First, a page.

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A Word From WCS Supt. Scott Elliott in The Learning Leader: Budget Decisions Shape Schools and Futures

Editor’s Note: The following article was recently published in Watauga County School’s seasonal newsletter, The Learning Leader, which can be viewed here.

Budget Decisions Shape Schools and Futures

By WCS Supt. Scott Elliott

Jan. 28, 2015. By the time you’re reading this, the long session of the NC legislature will be underway. If you’re a person with little interest in politics, you might be thinking “all their sessions seem long to me,” but the long session is one in which our state leaders develop a budget plan for the next two years.

Budgets are a formidable challenge for elected officials and I want to start this discussion by thanking our local and state leaders for the funding they have provided for public education. Our county commissioners have been especially supportive of our schools. We receive substantially more local funding than most school districts in NC and that support is crucial to our success as a district.


Most of our funding – close to 60 percent – still comes from the state. At least in general terms, the state budget reflects widespread agreement that education is the most important service the state provides: education (combining K-12 schools, community colleges, and the university system) accounts for a majority of state spend- ing. Unfortunately, there have been a lot of changes to education funding in recent years that have not been good for schools. We have had to make some very difficult choices as a result. We will face even more painful choices for next year.

Without going into a mind-numbing list of numbers, I want to share a few examples of the fallout from state budget decisions over the past six years. First, we have not done nearly

enough for teachers. A start in addressing this issue was made last year, but much more remains to be done. We are facing increased difficulty in recruiting and retaining high quality teachers in the face of higher pay in neighboring states and larger districts. Other school personnel—principals and assistants, office and maintenance personnel, cus- todians and central office staff—have fared even worse than teachers in re- gard to stagnant pay. Thousands of teacher assistant positions have been cut. State funding for school supplies, for technology, and for textbooks and other educational materials has been slashed. Replacement schedules for school buses have been extended. Funds for driver education have been completely eliminated for next year. A backlog of unmet facility improvement needs is growing across the state. And the list goes on.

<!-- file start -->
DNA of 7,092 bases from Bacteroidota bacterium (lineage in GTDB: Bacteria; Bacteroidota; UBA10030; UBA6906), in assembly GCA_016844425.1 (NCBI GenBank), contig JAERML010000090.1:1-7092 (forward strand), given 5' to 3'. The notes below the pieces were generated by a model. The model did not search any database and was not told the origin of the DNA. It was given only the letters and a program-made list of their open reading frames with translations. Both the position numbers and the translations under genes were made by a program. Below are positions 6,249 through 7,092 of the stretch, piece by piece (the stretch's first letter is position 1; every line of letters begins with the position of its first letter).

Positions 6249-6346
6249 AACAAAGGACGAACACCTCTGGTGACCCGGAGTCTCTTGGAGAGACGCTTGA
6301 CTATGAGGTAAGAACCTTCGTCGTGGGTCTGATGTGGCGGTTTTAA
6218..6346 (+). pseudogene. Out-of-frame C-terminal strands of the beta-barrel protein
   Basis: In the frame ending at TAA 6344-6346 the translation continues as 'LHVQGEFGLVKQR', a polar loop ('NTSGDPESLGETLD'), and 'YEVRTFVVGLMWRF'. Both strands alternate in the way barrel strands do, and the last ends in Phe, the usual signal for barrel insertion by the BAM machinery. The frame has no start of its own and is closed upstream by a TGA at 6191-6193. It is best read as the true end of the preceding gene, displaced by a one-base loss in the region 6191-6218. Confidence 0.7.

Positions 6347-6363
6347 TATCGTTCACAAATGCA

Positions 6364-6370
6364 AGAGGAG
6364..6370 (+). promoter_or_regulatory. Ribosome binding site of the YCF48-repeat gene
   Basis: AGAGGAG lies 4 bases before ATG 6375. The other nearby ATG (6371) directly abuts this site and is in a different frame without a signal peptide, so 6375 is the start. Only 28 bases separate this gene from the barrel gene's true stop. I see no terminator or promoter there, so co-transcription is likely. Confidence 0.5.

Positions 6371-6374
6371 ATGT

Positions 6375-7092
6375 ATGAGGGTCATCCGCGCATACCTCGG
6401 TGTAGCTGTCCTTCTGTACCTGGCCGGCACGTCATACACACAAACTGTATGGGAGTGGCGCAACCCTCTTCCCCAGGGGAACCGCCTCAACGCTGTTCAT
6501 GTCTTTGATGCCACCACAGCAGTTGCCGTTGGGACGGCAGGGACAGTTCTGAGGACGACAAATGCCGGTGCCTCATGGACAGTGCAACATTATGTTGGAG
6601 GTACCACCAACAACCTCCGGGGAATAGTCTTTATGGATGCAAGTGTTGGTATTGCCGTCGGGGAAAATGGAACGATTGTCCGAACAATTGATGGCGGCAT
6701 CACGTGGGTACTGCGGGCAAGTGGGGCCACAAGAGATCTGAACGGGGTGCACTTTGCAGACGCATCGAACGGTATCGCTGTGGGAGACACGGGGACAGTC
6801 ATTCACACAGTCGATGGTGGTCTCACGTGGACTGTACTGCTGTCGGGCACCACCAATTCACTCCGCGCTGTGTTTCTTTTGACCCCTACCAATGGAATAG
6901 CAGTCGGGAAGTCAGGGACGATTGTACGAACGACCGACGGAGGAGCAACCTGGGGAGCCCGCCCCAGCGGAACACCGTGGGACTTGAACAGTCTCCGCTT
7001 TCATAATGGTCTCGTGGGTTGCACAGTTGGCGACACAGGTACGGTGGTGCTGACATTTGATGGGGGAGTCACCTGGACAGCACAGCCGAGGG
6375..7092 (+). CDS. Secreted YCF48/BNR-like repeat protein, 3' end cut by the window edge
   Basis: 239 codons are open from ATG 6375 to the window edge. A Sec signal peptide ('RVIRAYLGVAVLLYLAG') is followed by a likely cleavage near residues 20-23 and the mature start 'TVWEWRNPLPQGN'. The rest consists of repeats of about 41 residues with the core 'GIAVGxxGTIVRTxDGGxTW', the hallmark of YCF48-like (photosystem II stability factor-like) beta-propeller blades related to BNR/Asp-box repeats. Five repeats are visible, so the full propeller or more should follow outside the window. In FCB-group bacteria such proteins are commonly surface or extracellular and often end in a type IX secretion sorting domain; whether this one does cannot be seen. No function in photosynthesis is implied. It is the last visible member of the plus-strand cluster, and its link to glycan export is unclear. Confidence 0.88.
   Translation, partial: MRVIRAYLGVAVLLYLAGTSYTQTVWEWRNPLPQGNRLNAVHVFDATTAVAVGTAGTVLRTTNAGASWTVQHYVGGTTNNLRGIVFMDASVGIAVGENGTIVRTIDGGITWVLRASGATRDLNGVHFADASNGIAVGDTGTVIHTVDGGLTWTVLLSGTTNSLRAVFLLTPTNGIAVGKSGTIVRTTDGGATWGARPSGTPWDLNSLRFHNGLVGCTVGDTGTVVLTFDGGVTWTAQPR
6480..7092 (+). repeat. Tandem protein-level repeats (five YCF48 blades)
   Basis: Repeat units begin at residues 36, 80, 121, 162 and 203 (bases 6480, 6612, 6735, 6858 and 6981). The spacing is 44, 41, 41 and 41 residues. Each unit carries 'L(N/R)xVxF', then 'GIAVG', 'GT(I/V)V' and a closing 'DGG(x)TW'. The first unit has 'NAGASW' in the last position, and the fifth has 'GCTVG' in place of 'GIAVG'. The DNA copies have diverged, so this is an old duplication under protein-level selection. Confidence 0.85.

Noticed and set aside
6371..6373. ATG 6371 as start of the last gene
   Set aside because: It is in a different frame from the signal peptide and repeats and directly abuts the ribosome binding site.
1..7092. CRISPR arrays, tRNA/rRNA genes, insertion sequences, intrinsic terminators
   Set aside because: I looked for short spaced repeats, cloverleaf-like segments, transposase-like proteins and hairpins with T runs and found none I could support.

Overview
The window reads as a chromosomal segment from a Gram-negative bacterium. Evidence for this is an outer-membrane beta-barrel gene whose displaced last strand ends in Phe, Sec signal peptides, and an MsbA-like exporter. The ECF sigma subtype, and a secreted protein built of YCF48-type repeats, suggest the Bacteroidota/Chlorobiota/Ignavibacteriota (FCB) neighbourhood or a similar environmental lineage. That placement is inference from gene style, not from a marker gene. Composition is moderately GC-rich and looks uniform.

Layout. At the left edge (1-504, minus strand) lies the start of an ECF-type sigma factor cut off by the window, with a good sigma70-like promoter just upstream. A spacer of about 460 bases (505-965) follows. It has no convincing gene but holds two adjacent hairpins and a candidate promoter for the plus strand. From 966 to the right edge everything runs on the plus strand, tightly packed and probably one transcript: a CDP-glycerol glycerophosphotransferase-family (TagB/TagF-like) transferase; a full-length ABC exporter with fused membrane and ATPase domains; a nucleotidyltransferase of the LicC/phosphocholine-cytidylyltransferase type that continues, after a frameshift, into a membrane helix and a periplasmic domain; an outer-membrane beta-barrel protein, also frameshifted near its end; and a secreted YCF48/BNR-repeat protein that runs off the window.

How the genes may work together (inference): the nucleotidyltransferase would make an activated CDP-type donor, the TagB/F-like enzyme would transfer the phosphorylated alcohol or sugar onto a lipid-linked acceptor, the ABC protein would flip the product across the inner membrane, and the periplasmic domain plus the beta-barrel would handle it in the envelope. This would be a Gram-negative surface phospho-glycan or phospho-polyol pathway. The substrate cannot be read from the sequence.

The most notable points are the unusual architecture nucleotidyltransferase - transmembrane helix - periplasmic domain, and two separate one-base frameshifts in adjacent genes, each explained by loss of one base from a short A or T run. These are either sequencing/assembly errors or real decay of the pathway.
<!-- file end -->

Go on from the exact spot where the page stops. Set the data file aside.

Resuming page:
This is not a partisan issue and I do not wish to make it one. Cuts to educa- tion happened in the late 2000’s when the Democrats were in control as well as under the Republican leadership of recent years. The point is that we are not meeting the needs of our students and we will be shortchanging their futures—and ours—if we stay on this course. Budgets reflect priorities and values. I believe we must act on the conviction that education is our most essential responsibility as a society. It’s even more important than new roads, great museums, or expanded health care, as valuable as those are, and it’s also more important than the state tax cuts that have recently made a tough situation even worse.

Our elected leaders have very demanding jobs and face difficult challenges in balancing the competing demands of their constituents. In facing those challenges, I hope they will keep in mind that their most important role and their most lasting legacy is the investment they make in our children.